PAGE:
Russi Watch: Keeping track of his promises and holding him accountable

Four months ago, WXOU Radio general manager Erik Anderson started a campaign to get Oakland University President Gary Russi to appear as a guest on his show, “The Erik Anderson Program.”

He even created a blog called “Dr. Russi Log” that tracked his efforts.

On Nov. 30, 2009 — 11 days after Russi held an open forum with faculty — Anderson launched “Russi Watch,” a segment on his show where he and Kay Nguyen, The Oakland Post’s Campus Editor, followed promises Russi made at the forum.

On Monday, the show opened up the way it always does, with the theme song to “2001: A Space Odyssey.”

But this time, there was no science fiction. Russi was on the program.

Russi and Anderson discussed the promises Russi made at the forum and the progress that’s been made since, as well as OU men’s and women’s basketball and the Micah Fialka-Feldman case.Prior to the forum, Russi had been labeled “elusive,” but he said it only appears that way because he’s always off campus fundraising, lobbying and partnership building on behalf of OU for the capital campaign.

The campaign, the first in OU’s history, had a target of $110 million dollars. It ended this year, a year ahead of schedule, and raised a total of $112 milllion.

Russi said cuts in state funding have made such fundraising necessary.

“At one point, just a few years ago, state funding was 75 percent of our general fund,” Russi said. “And today it’s a little over 22 percent.”

Still, Russi has promised to become more transparent and open up more direct lines of communication.

One measure was to open the leadership seminar, “which has been restricted to leaders, but now it’s open to anyone who wishes to come,” Russi said.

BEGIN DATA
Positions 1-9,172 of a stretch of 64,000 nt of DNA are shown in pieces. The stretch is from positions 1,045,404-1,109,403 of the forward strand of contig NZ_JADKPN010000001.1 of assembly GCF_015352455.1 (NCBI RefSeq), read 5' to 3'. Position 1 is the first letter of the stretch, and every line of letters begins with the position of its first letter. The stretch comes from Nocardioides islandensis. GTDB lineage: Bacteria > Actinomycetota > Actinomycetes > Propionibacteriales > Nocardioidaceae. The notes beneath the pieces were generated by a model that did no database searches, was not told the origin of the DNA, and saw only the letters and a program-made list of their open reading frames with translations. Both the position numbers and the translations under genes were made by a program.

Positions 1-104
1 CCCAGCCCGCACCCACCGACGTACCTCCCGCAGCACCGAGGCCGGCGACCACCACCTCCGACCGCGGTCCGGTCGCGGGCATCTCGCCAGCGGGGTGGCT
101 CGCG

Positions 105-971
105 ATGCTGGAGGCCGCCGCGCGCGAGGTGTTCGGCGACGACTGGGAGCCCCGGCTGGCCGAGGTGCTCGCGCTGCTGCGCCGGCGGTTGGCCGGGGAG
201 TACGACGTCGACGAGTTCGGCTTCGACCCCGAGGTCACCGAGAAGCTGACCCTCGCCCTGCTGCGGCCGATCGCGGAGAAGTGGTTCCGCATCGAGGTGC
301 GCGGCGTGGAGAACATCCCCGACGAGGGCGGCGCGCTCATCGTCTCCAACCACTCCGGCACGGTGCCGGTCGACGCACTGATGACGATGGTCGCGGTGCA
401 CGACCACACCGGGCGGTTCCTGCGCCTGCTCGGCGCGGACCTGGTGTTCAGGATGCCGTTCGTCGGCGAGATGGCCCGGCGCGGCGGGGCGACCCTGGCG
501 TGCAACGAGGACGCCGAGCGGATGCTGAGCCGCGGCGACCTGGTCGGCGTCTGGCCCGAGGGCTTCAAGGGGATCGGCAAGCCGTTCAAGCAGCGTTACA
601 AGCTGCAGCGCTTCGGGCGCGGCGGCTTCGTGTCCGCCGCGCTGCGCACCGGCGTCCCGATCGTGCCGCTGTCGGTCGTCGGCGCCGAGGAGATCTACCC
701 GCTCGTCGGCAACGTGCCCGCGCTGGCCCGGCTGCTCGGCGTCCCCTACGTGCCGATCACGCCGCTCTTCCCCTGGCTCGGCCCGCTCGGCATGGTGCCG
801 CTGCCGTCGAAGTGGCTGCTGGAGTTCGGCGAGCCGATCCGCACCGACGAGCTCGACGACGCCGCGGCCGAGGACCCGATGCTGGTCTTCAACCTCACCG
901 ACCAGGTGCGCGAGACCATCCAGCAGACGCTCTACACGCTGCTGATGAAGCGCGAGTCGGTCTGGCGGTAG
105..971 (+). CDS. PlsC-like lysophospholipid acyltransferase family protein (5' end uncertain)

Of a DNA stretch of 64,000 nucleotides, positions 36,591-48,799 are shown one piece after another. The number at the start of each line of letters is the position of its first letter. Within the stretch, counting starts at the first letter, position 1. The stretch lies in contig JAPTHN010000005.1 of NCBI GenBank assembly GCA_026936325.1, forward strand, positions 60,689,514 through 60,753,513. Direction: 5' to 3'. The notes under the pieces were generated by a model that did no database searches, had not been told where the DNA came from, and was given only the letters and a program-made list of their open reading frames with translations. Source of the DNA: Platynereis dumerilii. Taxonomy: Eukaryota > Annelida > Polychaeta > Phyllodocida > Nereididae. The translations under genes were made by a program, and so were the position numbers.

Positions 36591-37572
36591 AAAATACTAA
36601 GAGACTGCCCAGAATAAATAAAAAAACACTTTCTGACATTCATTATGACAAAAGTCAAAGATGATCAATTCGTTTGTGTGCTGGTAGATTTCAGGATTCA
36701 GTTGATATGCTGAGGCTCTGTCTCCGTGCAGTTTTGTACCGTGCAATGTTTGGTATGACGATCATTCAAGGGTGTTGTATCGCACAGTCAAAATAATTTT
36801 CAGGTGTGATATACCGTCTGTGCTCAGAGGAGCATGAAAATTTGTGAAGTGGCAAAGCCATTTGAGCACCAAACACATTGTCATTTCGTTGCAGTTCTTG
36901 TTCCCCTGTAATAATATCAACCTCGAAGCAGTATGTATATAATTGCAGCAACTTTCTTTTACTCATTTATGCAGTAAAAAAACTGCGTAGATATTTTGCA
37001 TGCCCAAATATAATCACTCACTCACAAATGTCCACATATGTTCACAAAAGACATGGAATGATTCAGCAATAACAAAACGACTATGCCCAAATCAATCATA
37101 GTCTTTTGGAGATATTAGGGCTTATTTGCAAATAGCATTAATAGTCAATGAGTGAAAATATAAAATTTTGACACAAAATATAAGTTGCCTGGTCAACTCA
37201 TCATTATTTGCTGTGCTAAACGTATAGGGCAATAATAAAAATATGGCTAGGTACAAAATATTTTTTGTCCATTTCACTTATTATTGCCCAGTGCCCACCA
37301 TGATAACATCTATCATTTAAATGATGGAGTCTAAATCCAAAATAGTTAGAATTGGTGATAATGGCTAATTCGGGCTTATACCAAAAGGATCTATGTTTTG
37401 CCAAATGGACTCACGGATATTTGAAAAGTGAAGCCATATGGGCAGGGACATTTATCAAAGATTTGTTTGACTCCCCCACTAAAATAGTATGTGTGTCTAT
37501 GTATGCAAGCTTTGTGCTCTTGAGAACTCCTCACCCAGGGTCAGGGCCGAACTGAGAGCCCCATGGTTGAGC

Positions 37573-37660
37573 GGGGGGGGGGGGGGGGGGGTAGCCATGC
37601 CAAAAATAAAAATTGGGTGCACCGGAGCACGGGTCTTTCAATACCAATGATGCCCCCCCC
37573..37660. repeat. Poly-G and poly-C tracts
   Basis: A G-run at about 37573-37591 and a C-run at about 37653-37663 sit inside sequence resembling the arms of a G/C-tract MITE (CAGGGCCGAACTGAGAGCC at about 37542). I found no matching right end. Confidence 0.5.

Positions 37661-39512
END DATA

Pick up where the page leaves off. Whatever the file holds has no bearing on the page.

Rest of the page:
Another was to open up the administration corridor in Wilson Hall, where the west doors are now open from 9 a.m. to 4 p.m. every day.

The budget process and the way faculty procure software for their classrooms are also being streamlined, according to Russi.

“The general council’s office should not get in the way of academic progress,” he said.

Russi reiterated that it’s not in his power to establish faculty liaisons, but said he’s dedicated to facilitating communication between administration and faculty.

In response to protest over his unprecedented 40 percent salary increase in 2008, Russi donated $100,000 to the university.

It was a one-time donation, but Russi gives money to the annual fund and matches gifts given to departments up to $5,000 every year.

“If you give $5,000 to WXOU, you would get another $5,000 from the office of the president for WXOU,” Russi said.

Anderson and Russi also discussed the Fialka-Feldman case and the university’s subsequent appeal of it.

“For me, it’s not about Micah, it’s about the principle. And it’s this principle: the University should have a right to judge who should be permitted in their programs and in their housing and so on,” Russi said. “So the appeal is based on that.”

OU’s new medical school was another hot-button issue brought up at the November forum. The medical school, which is partnered with Beaumont Hospital, is in the process of filing for initial accreditation. Once that’s received, Russi said the doors should be open fall 2011.

Anderson went on to discuss with Russi OU’s men’s and women’s basketball seasons.

Russi expressed hope that both teams end up in the NCAA tournament.

In December 2009, Russi appeared as a guest columnist for The Oakland Press, writing about the good year OU had in spite of Michigan’s tough economy.

“I thought we had a very fine year despite the challenges, and I expect to have a similar year this year despite even greater challenges, particularly with state funding,” Russi said.

The show then turned to lighter matters as Russi went over his typical day, which involves waking up at 5 a.m., going to the gym and then meeting with people “on the hour every hour.”

Anderson then addressed various rumors he had heard about Russi and OU, including one about Matilda Wilson agreeing to donate the land for OU to be built only if they don’t have a football team.

“That is a myth … I asked one of our attorneys to go to the state house and look at the founding documents … and there is no such stipulation,” Russi joked.

He said the real reason is, quite simply, that it would be too costly.

To conclude the half-hour segment, Russi revealed his favorite meal: salmon and broccoli and water with lemon to drink.

To read Anderson’s “Dr. Russi Log,” listen to podcasts of “Russi Watch” and to listen to the full interview with Russi, go to

The Oakland Post will be sitting down with Russi on Tuesday, Jan. 19. Students can submit questions for him through The Oakland Post by submitting questions at 61 Oakland Center, e-mailing [email protected], or posting them at